Samira Nasirzadeh, Lancaster University and Eyad Alrefai, Lancaster University
Relations between the Kingdom of Saudi Arabia and the Islamic Republic of Iran have rarely been worse, regarding the attacks on the oil tankers in the Gulf of Oman – for which both sides blame each other. Nevertheless, in the history of relations between the two countries, there have been regular shifts between tension and rapprochement – and things can change for the better once again.
As an Iranian and a Saudi, working as research fellows for peace studies, we believe it is time that our two countries seek to manage the conflict, improve their dialogue and begin the peace building process. And we are hopeful that this could happen.
But how? Peace cannot be achieved overnight; it requires a range of factors to strengthen diplomatic ties and decrease the level of enmity between the two states. First, we suggest both states’ politicians soften the language in their speeches, altering the hostile rhetoric to a more moderate one. This would open new paths towards a direct and constructive dialogue, reducing the tensions that are affecting the two countries, the region and, potentially, the world.
Direct dialogue between the two regional actors could launch negotiations that may lead to more stability in the region. The existing regional turmoil has had a detrimental impact on relations between Saudi Arabia and Iran over Syria, Iraq, Lebanon, Bahrain and Yemen. The [Yemen war], which has caused a [dramatic humanitarian crisis], remains one of the main areas of conflict between Saudi Arabia and Iran, but it also offers ground for talks between the two states.
Both Saudi Arabia and Iran agree that the conflicts in Yemen and Syria can only be ended through the implementation of political, rather than military, solutions. If Saudi Arabia and Iran can take steps toward political compromises in Syria and Yemen, this subsequently will reflect positively on the trust building process.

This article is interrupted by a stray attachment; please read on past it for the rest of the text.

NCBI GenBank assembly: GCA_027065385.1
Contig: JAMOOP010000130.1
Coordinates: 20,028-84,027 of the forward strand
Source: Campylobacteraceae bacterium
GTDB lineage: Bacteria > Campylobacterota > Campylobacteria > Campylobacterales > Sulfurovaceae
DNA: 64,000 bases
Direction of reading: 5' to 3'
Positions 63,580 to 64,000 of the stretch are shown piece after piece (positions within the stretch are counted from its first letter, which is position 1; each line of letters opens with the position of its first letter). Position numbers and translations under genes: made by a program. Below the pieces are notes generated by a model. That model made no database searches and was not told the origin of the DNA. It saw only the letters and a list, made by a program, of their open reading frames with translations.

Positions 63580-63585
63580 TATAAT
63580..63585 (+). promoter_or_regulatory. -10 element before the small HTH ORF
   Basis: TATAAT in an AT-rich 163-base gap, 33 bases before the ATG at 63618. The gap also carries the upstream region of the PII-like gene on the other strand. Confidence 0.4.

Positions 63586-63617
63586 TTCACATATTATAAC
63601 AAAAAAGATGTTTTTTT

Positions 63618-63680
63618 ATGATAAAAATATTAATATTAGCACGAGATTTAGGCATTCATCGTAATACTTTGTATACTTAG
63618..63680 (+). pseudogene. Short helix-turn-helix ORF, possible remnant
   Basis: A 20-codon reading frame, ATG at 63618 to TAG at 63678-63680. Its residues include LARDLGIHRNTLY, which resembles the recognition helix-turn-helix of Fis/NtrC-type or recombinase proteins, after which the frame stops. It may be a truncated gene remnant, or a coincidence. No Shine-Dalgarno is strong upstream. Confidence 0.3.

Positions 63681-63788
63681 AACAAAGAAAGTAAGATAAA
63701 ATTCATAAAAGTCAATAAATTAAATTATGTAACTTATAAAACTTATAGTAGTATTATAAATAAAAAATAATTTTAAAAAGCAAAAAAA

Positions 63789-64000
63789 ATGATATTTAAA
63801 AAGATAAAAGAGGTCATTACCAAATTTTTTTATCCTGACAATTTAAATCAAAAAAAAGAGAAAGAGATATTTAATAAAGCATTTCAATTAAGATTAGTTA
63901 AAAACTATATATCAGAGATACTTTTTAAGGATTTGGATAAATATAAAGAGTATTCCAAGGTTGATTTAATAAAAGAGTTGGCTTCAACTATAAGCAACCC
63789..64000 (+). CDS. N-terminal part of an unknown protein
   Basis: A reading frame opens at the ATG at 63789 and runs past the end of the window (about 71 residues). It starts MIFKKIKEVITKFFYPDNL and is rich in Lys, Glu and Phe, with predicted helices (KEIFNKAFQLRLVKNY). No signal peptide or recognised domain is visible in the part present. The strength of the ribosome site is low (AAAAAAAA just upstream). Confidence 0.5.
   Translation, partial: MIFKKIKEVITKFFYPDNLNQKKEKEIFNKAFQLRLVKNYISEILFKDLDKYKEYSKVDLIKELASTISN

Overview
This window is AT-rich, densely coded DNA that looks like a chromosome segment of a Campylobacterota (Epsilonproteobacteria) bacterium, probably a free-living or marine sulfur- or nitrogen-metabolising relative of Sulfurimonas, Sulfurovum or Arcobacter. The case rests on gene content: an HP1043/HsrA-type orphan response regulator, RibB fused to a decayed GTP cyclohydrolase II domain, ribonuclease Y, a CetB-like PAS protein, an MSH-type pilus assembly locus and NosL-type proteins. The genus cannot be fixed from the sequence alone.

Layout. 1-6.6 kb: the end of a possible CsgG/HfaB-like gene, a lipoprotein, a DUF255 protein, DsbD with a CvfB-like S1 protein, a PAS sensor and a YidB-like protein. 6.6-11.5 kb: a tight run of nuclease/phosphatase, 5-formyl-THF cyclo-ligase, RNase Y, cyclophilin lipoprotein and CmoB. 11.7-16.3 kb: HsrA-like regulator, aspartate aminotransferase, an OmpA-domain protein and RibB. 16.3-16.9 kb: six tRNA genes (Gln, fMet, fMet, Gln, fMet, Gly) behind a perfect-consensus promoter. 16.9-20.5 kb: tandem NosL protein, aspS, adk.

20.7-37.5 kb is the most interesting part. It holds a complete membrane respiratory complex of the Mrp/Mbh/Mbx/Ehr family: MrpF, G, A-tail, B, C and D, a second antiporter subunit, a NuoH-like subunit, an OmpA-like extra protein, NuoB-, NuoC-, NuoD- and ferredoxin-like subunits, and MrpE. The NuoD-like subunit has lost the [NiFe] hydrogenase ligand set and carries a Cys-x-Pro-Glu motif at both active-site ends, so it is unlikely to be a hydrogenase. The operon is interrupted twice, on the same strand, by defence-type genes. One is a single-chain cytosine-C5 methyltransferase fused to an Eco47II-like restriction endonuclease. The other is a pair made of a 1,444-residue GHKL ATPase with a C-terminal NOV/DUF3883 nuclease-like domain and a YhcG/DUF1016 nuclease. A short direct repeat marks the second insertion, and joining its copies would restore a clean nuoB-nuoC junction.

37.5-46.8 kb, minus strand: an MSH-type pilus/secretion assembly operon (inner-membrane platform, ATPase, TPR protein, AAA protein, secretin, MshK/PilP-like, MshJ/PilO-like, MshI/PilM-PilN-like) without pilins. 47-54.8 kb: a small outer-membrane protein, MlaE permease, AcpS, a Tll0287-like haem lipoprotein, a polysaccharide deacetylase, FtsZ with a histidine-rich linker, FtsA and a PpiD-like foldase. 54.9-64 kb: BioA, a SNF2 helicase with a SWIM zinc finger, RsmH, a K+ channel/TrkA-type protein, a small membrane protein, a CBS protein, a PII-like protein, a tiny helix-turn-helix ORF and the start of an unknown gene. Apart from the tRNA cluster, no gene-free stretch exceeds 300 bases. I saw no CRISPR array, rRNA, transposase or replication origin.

While Saudi Arabia relies on its strategic Western allies and its ever-increasing military expenditure, Iran, which has been isolated by the US, prefers a more regional approach. Indeed, Saudi Arabia may have to ignore US protests to sit down at the negotiating table with Iran.
But the will for closer ties is, perhaps, there. Indeed, Iran’s foreign minister, Mohammad Javad Zarif, declared on March 13, 2018:
We believe that security of our neighbours is our security and stability within our neighbourhood is our stability. I hope they [Saudi Arabia] have the same feeling and I hope that they come to talks with us for resolving these problems. There is no reason for hostility between Iran and Saudi Arabia. However, we tell the Saudis that you cannot provide security from outside of the region.
Adel Al-Jubeir, the Saudi minister of state for foreign affairs, also recently stated in an interview that his country “does not want war with Iran, but will not tolerate what it considers hostile Iranian activity in the Middle East”.
Suspicions clearly remain, but such pronouncements could be viewed as a pause in hostilities, a turning point that could bring both sides closer together to resolve tensions.
There are also domestic reasons for a reduction in tensions, with both states building strategic plans for the future. Since 2015, Saudi Arabia has embarked on an ambitious socioeconomic plan to diversify the country’s economy by curbing its historic dependency on oil and challenging conservative social constructs and norms by unshackling society from some past constraints. In a state where most of the population is under the age of 30, Vision 2030 serves as a mega project that will lead the country to modernise economically and socially.
The same goes for Iran. The country has adopted a promising strategic plan called the 20-Year National Vision of the Islamic Republic of Iran which has social, economic, and political objectives. But to be successfully implemented, both countries’ strategies will need stable societies and vibrant economies which cannot be attained in a hostile neighbourhood. Integration and cooperation will be essential.
Diplomacy is the solution
It is evident that Saudi Arabia and Iran will benefit more from direct dialogue than hostile rhetoric. Through discussing and working together on domestic, regional and international issues, it is in the interests of both states – and the wider region – to reduce conflict and increase cooperation through diplomatic ties.
The gradual shift from hostile to inclusive rhetoric by politicians is a helpful first step, but it is also necessary for Saudi and Iran to take practical action in their bilateral relationship.
It is expected for states to compete in their sphere of influence, but pragmatism must prevail if both countries want to put an end to their conflicts in the region.
Samira Nasirzadeh, PhD Research Fellow, Lancaster University and Eyad Alrefai, PhD Research Fellow, Lancaster University
This article is republished from The Conversation under a Creative Commons license. Read the original article.